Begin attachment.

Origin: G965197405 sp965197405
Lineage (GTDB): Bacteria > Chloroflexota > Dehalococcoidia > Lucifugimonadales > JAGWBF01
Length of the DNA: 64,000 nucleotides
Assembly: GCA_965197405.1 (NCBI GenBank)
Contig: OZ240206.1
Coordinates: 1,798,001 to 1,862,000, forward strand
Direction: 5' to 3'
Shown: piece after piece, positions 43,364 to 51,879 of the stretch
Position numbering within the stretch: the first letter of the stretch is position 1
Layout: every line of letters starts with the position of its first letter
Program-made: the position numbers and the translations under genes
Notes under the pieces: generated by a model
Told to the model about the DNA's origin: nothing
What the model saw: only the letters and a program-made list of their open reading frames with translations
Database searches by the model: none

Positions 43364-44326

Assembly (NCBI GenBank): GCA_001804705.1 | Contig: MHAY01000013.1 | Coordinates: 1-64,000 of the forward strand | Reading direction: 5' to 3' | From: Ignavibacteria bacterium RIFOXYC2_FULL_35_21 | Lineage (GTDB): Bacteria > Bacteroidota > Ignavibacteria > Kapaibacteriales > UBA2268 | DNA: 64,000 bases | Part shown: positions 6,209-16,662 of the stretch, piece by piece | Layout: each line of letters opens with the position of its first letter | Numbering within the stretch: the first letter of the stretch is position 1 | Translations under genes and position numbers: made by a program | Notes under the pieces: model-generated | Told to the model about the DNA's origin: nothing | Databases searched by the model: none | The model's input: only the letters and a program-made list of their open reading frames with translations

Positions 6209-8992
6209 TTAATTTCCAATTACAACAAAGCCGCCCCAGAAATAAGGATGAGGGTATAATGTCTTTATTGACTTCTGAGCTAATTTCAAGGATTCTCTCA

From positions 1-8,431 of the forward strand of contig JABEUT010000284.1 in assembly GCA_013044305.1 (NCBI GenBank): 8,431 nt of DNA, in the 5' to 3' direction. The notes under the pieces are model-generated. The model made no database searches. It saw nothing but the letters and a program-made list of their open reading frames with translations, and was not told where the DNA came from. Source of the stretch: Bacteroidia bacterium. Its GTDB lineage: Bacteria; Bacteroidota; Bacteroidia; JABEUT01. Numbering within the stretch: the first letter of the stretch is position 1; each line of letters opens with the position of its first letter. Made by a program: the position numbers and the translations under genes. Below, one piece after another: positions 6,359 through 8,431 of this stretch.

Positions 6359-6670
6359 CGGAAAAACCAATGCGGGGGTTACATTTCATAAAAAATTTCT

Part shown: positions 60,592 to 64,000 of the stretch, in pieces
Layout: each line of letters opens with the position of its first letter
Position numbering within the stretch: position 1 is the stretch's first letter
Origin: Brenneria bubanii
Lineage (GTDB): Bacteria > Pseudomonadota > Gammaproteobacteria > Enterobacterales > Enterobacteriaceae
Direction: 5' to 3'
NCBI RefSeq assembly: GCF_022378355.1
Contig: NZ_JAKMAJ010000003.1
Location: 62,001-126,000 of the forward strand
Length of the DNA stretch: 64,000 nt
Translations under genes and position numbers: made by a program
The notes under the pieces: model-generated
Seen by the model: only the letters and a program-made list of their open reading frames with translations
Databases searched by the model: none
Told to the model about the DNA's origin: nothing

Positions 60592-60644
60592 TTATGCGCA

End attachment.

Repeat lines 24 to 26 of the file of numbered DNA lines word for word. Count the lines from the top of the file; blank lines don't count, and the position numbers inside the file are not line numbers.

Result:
Layout: each line of letters opens with the position of its first letter
Position numbering within the stretch: position 1 is the stretch's first letter
Origin: Brenneria bubanii